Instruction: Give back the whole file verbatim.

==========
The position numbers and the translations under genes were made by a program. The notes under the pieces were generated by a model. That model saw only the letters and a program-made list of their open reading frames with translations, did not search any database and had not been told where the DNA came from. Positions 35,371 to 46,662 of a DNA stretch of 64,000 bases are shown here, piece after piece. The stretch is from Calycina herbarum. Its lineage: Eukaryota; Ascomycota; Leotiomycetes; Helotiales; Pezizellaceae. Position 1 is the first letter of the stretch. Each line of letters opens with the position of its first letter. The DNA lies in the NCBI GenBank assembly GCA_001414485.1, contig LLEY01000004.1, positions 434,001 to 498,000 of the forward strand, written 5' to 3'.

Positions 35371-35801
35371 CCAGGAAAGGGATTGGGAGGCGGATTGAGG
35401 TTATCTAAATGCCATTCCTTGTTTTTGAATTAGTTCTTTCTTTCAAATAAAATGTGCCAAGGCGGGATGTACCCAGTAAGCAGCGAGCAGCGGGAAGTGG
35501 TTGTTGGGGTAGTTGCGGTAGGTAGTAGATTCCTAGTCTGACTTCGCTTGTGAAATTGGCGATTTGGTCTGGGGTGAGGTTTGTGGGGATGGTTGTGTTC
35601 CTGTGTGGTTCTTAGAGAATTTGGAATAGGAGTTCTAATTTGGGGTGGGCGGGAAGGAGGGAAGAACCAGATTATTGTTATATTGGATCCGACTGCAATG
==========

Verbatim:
The position numbers and the translations under genes were made by a program. The notes under the pieces were generated by a model. That model saw only the letters and a program-made list of their open reading frames with translations, did not search any database and had not been told where the DNA came from. Positions 35,371 to 46,662 of a DNA stretch of 64,000 bases are shown here, piece after piece. The stretch is from Calycina herbarum. Its lineage: Eukaryota; Ascomycota; Leotiomycetes; Helotiales; Pezizellaceae. Position 1 is the first letter of the stretch. Each line of letters opens with the position of its first letter. The DNA lies in the NCBI GenBank assembly GCA_001414485.1, contig LLEY01000004.1, positions 434,001 to 498,000 of the forward strand, written 5' to 3'.

Positions 35371-35801
35371 CCAGGAAAGGGATTGGGAGGCGGATTGAGG
35401 TTATCTAAATGCCATTCCTTGTTTTTGAATTAGTTCTTTCTTTCAAATAAAATGTGCCAAGGCGGGATGTACCCAGTAAGCAGCGAGCAGCGGGAAGTGG
35501 TTGTTGGGGTAGTTGCGGTAGGTAGTAGATTCCTAGTCTGACTTCGCTTGTGAAATTGGCGATTTGGTCTGGGGTGAGGTTTGTGGGGATGGTTGTGTTC
35601 CTGTGTGGTTCTTAGAGAATTTGGAATAGGAGTTCTAATTTGGGGTGGGCGGGAAGGAGGGAAGAACCAGATTATTGTTATATTGGATCCGACTGCAATG